North divides social orders that have existed historically into three types: foraging orders, limited-access orders and open-access orders (hereafter OAOs). Foraging orders, no longer in existence, prevailed in hunter-gatherer societies. Limited-access orders, or natural states, have been around for more than ten thousand years. Open- access orders date back to the middle of the nineteenth century, and are associated with sustained political and economic development of the type that led to the establishment of successful market economies in Western Europe and North America. Today, only a minority of states fall within the OAO category – no more than 25 – and includes only 15 % of the world population.Footnote 153 The rest of the world lives in limited-access orders. OAOs are easy to identify as they follow closely the ideal features of liberal democracies in advanced market economies. OAOs have the following characteristic: (1) a widespread belief in inclusion and equality; (2) no entry restrictions to economic, political, religious, and educational activities; (3) support for the establishment of organizations designed to further these activities; (4) impersonal exchange; and, (5) impartial enforcement of the rule of law (ibid:114). A critical feature of OAOs is that they resolve the problem of violence by asserting democratic control over the military.
While it is easy to recognize the kind of political regime underlying North’s description of OAOs, this is not the case with his description of natural states. His characterization of these states is not based on the features of any single country or group of countries. Instead, using OAOs as the ideal standard, he proceeds to identify the feature of countries that do not meet this standard. Thus, by contrast with OAOs, natural states have not fully resolved the control of violence and are therefore unable to guarantee auspicious conditions for productive trade and investment. Members of the dominant coalition in natural states have access to violence and grant each other special privileges to assets and valuable activities. Natural states remain stable, but only as long as the dominance of the ruling coalition is unchallenged. While natural states favour some forms of productive activities, they cannot guarantee secure property rights or orderly economic processes because they arbitrarily allocate political rights and economic privileges. Natural states do not fully control the sources of violence, and organizations established in these states tend not to survive beyond the life of their founders. Moreover, by contrast with OAOs, natural states restrict peoples’ access to economic and political activities, do not treat them as equals, do not enforce the law impartially and do not establish conditions that promote impersonal market exchange.
North’s description of natural states is too general to be helpful. It reads almost like a caricature of the political economic structures of developing countries. Indeed, the notion of natural state is so broad that countries as different as Argentina and Malawi, India and Sudan, or Malaysia and Myanmar, are all in the same group. Anticipating criticism North distinguishes three types of natural state: fragile, basic and mature.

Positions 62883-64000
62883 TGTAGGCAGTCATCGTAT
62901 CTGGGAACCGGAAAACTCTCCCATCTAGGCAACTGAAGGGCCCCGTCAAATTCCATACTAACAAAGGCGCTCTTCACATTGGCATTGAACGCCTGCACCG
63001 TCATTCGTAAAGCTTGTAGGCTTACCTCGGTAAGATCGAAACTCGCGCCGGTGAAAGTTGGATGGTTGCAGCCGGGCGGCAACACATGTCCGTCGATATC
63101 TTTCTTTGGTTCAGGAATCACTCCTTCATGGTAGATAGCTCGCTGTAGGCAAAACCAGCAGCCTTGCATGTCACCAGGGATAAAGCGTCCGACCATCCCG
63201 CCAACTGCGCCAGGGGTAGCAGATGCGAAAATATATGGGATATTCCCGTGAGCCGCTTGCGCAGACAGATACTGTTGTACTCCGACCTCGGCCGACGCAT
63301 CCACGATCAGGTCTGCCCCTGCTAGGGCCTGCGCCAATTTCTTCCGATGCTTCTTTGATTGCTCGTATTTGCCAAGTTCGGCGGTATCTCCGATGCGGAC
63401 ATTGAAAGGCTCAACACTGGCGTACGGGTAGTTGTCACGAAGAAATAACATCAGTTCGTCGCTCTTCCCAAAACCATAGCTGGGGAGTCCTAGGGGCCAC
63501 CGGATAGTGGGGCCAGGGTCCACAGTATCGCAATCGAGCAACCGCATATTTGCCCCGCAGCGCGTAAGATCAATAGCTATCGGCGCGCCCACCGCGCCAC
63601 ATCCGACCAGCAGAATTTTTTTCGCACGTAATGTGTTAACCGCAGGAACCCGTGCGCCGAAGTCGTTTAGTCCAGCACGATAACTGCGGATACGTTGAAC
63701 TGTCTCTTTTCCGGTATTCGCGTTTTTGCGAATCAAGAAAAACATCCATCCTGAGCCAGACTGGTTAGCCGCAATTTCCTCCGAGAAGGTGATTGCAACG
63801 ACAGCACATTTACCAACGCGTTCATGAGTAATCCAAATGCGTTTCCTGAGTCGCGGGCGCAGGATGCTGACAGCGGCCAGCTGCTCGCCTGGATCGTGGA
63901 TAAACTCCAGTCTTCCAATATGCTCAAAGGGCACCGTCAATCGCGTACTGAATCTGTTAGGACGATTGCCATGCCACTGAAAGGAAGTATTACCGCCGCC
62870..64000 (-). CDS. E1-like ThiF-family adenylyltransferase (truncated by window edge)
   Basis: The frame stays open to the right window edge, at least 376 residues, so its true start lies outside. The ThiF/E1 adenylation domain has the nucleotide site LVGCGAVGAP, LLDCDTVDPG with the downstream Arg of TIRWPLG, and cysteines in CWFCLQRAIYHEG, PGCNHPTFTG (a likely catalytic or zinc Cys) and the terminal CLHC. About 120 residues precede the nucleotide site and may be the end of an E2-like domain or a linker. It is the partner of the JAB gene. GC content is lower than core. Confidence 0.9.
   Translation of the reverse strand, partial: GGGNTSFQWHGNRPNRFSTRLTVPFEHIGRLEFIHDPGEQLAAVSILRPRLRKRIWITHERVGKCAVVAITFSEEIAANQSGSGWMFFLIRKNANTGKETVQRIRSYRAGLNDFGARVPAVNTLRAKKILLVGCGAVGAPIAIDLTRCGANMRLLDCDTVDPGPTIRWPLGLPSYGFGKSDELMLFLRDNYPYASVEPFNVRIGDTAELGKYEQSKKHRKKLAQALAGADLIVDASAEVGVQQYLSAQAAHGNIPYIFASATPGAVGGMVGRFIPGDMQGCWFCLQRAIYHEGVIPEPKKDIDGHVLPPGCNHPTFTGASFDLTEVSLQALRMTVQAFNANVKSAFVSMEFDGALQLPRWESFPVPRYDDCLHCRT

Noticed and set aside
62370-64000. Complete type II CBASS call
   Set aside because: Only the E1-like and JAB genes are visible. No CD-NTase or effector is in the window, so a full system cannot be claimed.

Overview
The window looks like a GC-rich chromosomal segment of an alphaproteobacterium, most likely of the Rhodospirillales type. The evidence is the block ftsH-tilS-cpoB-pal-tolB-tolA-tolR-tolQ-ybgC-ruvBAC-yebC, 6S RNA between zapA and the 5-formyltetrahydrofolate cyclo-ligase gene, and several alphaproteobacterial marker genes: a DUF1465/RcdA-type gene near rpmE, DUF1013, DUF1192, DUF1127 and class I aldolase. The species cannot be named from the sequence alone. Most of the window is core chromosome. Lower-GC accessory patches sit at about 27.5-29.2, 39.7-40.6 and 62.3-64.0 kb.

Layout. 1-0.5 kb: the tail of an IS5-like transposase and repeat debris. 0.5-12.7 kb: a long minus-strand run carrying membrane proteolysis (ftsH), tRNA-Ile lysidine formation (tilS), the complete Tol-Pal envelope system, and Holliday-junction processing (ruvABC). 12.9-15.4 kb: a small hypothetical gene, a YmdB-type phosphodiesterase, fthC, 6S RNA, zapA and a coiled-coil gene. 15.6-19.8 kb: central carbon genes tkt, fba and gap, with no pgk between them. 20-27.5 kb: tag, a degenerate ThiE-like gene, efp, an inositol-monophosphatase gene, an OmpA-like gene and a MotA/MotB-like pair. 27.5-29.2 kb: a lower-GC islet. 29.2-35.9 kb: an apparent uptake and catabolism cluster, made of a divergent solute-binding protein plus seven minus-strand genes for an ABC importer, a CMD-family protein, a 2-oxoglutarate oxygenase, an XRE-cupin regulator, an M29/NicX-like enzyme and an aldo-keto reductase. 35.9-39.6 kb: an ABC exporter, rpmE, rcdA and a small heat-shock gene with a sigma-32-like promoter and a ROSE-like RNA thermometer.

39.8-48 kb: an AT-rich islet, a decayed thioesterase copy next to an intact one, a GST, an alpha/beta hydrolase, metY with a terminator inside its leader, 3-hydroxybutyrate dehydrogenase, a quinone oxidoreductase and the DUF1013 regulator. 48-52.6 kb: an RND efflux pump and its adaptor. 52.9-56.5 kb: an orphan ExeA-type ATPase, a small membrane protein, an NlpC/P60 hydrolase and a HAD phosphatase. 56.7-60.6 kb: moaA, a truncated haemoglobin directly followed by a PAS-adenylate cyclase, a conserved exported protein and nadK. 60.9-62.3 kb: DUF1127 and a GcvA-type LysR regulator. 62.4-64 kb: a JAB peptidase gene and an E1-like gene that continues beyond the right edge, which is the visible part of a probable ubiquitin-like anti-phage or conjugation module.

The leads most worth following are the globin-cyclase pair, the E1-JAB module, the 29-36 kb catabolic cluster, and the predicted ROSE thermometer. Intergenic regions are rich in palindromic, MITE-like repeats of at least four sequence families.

Fragile are those that are on the verge of collapse and are unlikely to survive any threat of violence. Basic natural states have an organizational framework that defines the structure of the state and regulates relations among members of the dominant coalition. Mature natural states are more advanced and are capable of maintaining independent elite organizations. But, how do mature natural states become OAOs? North offers no clear answer. Instead, he identifies three conditions, described as doorstep conditions, which once in place might generate incentives towards establishing OAOs. They are: rule of law for elites; perpetually lived organizations in the public and private spheres and consolidated control over the military.Footnote 154 He defines rule of law for elites as the case where relations among members of the elite are governed by legal procedures partly protected by a judicial body. Perpetually lived organizations foster the existence of impersonal relationships and exchange, thus securing the inviolability of contracts and the protection of property rights.Footnote 155 Consolidated control over the military requires an organization that is embedded within the structure of the state and controls all the military resources.Footnote 156 North does not, however, explain why doorstep conditions emerge in some countries and not in others. Neither does he offer a satisfactory account about the transitions from mature state to open-access order. In his view, the transition begins when the elites transform their privileges into impersonal rights. Yet he does not explain what prompts them to make this concession. Instead he states that they do so when they ‘perceive that their privileges will be more secure from intra-elite competition when those privileges are defined as commonly shared rights rather than personal prerogatives’.Footnote 157 In any event, he points out that asking what prompts elites to give up their privileges is the wrong question and suggests an alternative question: ‘Why do elites transform their unique and personal privileges into impersonal rights shared equally among elites?’Footnote 158 The answer to this is that they do so when it is in their interest to do so. However, this answer does not address a more fundamental question: what prompts them to realise that they no longer need to cling on to their privileges? North does not address this question, finding it superfluous. He regards institutional change as a smooth process that happens when enlightened and self-interested elites realise that it is in their interest to transform their privileges into abstract rights. This interpretation seemingly resolves the question of the link between political and economic processes since the elites oversee and determine the timing of the institutional transition from natural states to OAOs. The difficulty, however, is that it fails to take into account that, throughout history, elites have consistently used force to defend and enhance their privileges. The history of countries classified as OAOs offers well-known illustrations of the diverse strategies employed by elites to protect their privileges. As noted earlier, North attributes the abolition of slavery to changes in moral preferences, not to political and social struggles. Likewise, the relatively recent struggle for civil rights in the United States is another case that shows that elites do not make political concessions merely because they are enlightened. North acknowledges, in passing, that the 1964 Civil Rights Act in the United States was preceded by violent confrontation.Footnote 159 Yet, he does not regard this, or similar experiences in other countries, as contradicting his view that elites make concessions when it is in their interest to do so. In any event, most historians, and even lawyers, are fully aware that the extension of rights to subordinate classes in nineteenth-century Europe was not conflict-free nor was it the product of gracious concession by enlightened elites.Footnote 160